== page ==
We are dealing with everlasting life in this physical world. We have to do with an earthly kingdom. In my previous blog I noted that Bishop N.T. Wright was saying something similar. (As do the Jehovah’s Witnesses.] I noted that the story of the Empty Tomb is hard to understand if we accept Paul’s equating our bodies with that of Jesus, “sown a physical body, raised a spiritual body.” In line with the Empty Tomb story, at the end of Matthew’s Gospel Chapter 27:52 we read : “and the tombs broke open. The bodies of many holy people who had died were raised to life.” The implication is that as Jesus’ tomb was empty and his physical body was somehow resurrected, so did the tombs of many holy people open and they are raised to (physical) life.
The Jewish idea of a resurrection and eternal life on this physical world is opposed to the eternal life with spiritual bodies. In spite of Jesus saying “My kingdom is not of this world,” Matthew is at this point suggesting a material heaven on earth.
Thus we can find in the Bible a Jewish materialistic understanding of eternal life on this Earth, and the Christian seeing Eternal life as primarily belonging to the world of Spirit. We can see traces of the materialistic view in the New Testament. St Paul does not seem to have entirely shaken off the materialistic view in Thessalonians, but after that he seems very firm on the spiritual understanding. Perhaps though in Thessalonians Paul was writing a kind of poetry.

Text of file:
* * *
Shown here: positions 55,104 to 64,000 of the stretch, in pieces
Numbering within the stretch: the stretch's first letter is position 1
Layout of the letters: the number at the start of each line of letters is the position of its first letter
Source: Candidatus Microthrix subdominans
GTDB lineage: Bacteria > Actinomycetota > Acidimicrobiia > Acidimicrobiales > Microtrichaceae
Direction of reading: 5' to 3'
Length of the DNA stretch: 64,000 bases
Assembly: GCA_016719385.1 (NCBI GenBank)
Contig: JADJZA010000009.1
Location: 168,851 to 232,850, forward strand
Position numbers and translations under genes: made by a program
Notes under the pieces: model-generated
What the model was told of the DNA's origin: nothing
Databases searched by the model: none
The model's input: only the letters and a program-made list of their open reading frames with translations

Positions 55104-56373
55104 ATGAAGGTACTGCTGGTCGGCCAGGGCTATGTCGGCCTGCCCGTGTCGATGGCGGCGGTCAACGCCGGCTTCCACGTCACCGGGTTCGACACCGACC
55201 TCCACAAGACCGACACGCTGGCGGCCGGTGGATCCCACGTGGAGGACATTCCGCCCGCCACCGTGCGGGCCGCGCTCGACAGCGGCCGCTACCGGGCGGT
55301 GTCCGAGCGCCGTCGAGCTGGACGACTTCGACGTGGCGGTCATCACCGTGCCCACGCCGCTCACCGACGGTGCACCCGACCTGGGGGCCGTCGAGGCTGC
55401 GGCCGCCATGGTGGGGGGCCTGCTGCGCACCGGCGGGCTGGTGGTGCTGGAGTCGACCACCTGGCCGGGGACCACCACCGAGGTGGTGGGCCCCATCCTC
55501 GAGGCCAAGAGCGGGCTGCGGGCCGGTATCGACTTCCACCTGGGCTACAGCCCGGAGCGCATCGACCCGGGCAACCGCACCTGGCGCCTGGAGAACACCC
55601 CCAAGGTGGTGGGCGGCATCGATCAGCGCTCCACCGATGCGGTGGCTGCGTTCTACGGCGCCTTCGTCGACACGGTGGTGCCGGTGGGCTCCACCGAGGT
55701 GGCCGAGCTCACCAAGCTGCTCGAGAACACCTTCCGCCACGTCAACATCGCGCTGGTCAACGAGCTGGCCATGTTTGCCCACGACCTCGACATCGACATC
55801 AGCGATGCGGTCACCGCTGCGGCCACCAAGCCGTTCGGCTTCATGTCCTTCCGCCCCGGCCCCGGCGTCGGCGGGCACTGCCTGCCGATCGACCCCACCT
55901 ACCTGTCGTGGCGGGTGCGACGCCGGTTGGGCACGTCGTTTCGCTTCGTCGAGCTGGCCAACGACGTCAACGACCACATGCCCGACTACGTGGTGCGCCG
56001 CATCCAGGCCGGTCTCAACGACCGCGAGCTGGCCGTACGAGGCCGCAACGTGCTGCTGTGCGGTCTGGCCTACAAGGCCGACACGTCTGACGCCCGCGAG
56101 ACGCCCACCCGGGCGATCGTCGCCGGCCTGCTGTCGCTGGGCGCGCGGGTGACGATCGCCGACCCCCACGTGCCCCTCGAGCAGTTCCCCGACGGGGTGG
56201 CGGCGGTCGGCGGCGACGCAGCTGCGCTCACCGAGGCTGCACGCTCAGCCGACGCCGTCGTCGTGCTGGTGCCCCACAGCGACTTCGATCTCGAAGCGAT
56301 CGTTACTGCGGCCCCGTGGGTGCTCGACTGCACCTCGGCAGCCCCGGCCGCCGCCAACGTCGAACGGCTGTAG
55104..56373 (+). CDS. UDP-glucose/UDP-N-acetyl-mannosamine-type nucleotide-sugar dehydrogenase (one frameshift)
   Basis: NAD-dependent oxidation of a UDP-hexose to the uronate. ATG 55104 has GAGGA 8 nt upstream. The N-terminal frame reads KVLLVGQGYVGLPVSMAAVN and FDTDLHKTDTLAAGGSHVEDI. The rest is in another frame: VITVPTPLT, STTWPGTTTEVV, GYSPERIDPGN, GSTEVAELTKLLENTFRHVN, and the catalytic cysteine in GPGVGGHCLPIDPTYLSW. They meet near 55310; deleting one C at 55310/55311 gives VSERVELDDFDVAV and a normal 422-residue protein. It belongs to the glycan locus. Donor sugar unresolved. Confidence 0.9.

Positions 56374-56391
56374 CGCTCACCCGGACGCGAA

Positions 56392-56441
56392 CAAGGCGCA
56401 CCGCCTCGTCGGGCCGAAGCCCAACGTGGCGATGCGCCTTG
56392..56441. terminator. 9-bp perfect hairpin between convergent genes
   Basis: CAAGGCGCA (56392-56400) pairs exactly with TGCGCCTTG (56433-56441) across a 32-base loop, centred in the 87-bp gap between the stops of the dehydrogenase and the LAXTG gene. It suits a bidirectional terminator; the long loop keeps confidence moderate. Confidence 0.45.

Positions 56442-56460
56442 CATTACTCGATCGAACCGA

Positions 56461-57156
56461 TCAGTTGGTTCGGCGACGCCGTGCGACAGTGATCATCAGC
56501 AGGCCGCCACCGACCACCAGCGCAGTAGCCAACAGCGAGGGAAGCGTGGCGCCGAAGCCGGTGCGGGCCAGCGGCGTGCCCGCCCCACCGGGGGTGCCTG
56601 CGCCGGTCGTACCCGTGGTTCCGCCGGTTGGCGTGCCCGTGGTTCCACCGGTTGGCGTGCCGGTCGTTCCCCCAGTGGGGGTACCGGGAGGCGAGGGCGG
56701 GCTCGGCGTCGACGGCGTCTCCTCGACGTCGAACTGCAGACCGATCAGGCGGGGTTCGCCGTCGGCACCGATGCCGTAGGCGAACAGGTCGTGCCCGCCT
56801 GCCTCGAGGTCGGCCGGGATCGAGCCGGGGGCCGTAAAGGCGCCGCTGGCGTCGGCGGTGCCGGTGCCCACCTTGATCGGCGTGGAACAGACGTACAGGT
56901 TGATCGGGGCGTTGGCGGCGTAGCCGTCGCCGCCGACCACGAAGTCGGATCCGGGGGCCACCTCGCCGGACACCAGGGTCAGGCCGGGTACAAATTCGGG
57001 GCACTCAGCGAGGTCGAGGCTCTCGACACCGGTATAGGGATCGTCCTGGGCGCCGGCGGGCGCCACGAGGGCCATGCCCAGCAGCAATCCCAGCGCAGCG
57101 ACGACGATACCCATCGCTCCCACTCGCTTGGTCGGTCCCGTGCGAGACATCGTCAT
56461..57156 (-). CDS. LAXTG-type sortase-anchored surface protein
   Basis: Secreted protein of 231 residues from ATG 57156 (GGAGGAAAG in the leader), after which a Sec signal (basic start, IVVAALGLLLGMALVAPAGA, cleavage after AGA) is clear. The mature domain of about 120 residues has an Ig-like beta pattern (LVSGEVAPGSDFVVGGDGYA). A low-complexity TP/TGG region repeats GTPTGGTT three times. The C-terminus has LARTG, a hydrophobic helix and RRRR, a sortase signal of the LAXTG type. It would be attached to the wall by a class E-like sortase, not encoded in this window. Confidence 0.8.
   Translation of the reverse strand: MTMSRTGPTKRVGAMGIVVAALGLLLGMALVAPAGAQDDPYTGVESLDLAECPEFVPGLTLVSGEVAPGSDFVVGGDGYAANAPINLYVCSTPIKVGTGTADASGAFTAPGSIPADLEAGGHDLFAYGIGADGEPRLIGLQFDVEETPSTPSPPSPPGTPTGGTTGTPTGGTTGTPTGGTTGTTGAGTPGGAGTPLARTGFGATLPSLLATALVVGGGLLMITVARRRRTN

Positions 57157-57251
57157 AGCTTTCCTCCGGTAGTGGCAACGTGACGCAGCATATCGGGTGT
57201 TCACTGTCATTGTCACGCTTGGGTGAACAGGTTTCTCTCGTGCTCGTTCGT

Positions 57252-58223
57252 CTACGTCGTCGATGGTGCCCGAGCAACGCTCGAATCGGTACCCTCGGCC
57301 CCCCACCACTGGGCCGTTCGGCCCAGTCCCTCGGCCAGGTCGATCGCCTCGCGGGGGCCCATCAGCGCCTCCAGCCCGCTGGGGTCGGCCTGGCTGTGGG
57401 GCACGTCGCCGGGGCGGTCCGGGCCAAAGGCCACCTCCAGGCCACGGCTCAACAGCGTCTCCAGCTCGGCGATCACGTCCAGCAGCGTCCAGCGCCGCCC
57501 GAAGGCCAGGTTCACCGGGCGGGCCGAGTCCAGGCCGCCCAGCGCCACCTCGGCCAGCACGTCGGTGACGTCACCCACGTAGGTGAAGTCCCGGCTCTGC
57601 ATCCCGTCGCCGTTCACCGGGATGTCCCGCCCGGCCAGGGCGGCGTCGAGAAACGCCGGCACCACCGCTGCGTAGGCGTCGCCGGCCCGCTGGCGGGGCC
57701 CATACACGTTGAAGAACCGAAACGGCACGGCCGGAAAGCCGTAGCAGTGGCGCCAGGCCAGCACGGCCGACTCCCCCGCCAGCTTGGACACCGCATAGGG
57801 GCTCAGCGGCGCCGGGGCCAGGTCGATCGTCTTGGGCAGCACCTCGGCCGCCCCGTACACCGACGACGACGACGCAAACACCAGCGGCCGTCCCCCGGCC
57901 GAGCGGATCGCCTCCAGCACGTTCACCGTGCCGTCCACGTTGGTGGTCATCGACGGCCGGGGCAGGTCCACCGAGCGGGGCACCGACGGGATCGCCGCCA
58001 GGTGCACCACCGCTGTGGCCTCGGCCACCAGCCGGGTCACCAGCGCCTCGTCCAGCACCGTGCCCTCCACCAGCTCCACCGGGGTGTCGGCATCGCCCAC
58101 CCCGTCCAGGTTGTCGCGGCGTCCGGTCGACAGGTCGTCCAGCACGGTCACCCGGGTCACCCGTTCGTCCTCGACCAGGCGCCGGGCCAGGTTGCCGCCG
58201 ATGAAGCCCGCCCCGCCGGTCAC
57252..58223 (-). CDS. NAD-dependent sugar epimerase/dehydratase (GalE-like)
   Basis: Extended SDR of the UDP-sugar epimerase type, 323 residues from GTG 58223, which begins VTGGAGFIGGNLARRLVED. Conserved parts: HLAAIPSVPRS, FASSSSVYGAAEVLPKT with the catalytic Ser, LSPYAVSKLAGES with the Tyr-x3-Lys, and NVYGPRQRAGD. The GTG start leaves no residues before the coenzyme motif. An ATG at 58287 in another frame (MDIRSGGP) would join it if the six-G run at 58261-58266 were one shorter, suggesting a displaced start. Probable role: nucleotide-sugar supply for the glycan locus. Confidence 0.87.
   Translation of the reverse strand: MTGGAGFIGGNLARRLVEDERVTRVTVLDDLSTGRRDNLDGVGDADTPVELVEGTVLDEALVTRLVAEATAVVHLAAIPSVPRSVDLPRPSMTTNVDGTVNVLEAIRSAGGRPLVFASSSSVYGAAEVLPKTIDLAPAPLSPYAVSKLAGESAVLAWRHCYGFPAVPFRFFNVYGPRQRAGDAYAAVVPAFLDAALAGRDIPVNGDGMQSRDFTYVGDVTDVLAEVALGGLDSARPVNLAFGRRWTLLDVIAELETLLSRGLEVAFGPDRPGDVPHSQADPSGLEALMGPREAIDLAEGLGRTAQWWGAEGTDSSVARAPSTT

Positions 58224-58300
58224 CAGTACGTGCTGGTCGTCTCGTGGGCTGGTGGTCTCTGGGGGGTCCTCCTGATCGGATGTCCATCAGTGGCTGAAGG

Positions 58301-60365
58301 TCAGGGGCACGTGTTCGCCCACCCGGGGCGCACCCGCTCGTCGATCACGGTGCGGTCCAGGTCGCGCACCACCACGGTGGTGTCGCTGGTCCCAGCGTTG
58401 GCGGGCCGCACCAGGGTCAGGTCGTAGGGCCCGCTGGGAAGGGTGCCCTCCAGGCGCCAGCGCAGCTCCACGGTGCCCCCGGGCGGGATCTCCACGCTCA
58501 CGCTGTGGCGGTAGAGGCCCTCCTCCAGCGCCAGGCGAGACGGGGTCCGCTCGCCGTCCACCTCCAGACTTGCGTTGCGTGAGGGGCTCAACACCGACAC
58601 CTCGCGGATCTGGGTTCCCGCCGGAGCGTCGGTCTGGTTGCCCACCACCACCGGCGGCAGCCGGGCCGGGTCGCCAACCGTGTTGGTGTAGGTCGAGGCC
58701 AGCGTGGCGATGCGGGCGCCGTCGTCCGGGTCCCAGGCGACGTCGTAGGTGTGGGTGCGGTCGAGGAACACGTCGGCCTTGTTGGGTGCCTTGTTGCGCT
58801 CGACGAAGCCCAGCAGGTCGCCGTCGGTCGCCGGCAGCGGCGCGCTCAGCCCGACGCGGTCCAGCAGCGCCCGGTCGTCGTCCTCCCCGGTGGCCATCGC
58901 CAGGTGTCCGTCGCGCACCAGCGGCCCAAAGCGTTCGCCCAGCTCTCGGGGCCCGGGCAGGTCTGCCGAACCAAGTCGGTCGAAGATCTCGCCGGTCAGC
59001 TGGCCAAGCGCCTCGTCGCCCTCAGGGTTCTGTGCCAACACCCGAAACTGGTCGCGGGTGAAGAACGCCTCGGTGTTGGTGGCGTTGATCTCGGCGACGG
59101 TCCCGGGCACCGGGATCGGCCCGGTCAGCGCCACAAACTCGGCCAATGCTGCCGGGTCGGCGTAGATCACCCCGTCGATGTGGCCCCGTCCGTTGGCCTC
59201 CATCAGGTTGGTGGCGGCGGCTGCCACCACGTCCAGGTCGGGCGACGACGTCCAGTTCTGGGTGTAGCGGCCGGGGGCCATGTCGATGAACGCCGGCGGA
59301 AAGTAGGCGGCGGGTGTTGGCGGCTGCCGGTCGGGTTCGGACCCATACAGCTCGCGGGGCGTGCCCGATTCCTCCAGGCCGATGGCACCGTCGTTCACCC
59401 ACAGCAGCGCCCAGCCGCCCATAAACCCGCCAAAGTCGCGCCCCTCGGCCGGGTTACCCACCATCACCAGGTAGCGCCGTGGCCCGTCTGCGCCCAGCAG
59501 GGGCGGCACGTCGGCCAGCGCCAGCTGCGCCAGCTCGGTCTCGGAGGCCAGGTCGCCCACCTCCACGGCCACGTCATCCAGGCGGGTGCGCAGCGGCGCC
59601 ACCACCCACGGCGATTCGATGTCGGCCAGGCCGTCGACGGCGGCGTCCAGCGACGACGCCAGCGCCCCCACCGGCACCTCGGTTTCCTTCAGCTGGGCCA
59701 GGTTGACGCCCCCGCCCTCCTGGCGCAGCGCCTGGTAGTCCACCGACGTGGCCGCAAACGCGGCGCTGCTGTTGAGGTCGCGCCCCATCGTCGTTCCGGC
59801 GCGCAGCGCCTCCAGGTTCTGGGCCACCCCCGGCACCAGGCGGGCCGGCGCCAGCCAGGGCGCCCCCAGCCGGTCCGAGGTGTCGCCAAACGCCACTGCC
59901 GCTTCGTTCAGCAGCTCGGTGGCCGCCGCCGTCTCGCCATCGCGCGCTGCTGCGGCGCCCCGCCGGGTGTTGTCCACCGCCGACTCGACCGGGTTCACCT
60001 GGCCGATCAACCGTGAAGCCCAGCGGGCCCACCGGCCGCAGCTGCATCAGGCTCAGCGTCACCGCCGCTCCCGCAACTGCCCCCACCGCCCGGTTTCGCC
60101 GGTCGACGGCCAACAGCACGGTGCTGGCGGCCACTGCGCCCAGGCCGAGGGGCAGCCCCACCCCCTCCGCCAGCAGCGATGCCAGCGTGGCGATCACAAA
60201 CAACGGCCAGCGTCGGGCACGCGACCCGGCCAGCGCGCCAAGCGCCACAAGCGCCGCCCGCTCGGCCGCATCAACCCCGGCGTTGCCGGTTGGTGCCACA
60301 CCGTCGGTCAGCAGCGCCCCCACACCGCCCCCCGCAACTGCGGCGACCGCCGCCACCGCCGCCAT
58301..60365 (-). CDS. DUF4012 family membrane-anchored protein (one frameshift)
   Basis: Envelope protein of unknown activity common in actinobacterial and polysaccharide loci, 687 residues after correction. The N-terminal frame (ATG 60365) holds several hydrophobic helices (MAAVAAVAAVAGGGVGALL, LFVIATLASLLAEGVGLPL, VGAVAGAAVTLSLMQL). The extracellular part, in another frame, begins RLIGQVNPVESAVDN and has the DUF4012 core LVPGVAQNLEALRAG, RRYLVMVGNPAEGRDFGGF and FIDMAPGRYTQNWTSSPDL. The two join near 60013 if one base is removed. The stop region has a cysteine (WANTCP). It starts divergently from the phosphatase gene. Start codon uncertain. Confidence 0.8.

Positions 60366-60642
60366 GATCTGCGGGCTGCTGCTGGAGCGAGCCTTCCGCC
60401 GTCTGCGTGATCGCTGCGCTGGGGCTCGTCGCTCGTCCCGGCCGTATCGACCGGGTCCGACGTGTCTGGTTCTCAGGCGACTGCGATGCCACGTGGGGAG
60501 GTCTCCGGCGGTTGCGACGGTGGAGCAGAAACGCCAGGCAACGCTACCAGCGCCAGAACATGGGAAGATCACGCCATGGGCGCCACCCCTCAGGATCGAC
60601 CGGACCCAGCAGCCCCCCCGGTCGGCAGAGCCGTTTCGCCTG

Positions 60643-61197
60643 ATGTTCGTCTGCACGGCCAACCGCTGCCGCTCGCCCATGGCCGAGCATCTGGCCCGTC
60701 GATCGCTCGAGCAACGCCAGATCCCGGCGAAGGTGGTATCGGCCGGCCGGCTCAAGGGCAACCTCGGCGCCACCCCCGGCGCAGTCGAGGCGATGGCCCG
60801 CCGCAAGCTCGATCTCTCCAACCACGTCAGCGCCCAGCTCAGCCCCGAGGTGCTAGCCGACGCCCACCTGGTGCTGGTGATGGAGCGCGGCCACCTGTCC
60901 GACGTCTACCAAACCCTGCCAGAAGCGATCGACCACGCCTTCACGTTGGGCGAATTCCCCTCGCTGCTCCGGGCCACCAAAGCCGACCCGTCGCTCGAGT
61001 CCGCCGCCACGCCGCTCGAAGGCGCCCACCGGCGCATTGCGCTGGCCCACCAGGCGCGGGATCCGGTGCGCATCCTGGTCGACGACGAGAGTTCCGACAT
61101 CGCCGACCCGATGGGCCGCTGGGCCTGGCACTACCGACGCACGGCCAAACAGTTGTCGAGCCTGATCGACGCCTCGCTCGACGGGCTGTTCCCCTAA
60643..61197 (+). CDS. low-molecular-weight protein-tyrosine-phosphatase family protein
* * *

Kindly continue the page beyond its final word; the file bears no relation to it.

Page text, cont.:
In my Afterlife Teaching from Stephen the Martyr you will find me expressing disbelief in the whole Rapture business. But Stephen had this to say:
“I say this then, for this is what I believe: That the experience of the coming again of the Lord will be to each and every one, an experience which leaves nothing but awe and wonder. For it will unmistakably happen, and each of us will know.
Paul would have known how cities in his day greeted kings and great personages. Most people had seen triumphant arrivals of great lords and kings. People did indeed, in those days, come forth. You will have had similar experiences yourselves. People do come out. They make every effort to come and see a marvellous spectacle. And of course, if it were God who was arriving, then he would not come to our lowly home, but we would go to meet him. It is not surprising that Paul gave such a comparison.